Through the binoculars, I also studied the sails on a replication of a ship from the 1800s and the way the waves rolled across the surface of the sea, wondering at the fact that, even though the horizon looked still, the waters would be as dynamic as they were here if I sailed to meet them. We looked northeast to see out to the Pacific, and I knew if I looked hard enough, home would be there.
We sat in that place for maybe an hour before looking at our clocks and knowing we needed to leave so we’d have time for supper and preparations for our next venture, something I’d wanted to do for a long time: searching for kiwis.
On the way back to the hostel from the volcanic rocks, we found more birds, including pied shags and a beautiful white heron that stood in the sand bank near the bridge from Waitangi to Paihia. We stopped to watch a group of young Kiwis playing cricket, D explaining the nuances of the game for the benefit of Americans who watch baseball. Along the trail were informative signs about birds, including some we’d just seen, and we each took turns in reading the Maori words printed next to the English paragraphs.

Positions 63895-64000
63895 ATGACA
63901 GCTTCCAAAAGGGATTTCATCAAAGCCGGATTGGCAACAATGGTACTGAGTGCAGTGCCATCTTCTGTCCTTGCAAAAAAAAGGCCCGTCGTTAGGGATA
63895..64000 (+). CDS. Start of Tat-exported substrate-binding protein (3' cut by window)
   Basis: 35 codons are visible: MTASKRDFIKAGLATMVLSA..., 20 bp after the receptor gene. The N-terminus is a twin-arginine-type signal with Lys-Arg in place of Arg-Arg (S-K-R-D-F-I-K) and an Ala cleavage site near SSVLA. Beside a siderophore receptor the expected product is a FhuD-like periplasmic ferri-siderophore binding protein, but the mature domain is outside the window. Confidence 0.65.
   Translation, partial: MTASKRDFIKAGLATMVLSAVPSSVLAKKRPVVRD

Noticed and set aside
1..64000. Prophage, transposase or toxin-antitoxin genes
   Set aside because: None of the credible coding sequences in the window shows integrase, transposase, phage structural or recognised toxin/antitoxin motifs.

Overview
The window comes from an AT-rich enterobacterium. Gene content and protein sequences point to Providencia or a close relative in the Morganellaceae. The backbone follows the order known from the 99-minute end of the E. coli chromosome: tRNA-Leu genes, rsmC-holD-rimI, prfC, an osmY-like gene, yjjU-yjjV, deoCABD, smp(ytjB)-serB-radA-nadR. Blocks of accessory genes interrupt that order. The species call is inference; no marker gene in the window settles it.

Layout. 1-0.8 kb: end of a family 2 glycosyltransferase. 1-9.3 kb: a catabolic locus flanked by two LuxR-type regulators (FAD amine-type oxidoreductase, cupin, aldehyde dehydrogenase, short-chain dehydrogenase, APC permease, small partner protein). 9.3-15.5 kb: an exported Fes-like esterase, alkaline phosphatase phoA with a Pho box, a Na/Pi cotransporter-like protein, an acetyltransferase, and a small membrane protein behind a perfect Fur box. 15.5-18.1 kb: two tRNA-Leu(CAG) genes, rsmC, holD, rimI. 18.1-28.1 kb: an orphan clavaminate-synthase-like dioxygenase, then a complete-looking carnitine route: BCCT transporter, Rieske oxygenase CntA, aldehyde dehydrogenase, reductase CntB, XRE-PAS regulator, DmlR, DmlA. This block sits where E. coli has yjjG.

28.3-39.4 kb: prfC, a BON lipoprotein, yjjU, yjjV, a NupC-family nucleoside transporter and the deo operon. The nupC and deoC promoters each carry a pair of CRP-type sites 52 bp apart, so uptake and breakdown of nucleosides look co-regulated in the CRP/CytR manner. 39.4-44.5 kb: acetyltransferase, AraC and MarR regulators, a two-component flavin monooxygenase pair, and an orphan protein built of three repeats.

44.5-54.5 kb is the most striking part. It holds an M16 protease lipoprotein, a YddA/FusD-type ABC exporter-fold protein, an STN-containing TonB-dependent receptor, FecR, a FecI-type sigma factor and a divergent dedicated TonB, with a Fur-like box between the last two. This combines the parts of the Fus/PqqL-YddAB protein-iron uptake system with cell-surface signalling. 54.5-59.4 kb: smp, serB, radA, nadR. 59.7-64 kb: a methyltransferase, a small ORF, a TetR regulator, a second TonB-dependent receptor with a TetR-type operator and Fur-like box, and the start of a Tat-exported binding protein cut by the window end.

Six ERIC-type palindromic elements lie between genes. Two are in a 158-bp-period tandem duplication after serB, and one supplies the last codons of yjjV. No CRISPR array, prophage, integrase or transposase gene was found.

A place right next to our hostel featured a $6 hamburger and fries deal, so we ducked in for a cheap supper. It didn’t fill me up (the burgers here are small and expensive; an American cheeseburger may be the first thing I eat when I arrive back in the States), but the waffle cone filled with white chocolate and raspberry ice cream made up for the wanting burger. We strode off to the trail with desserts in hand.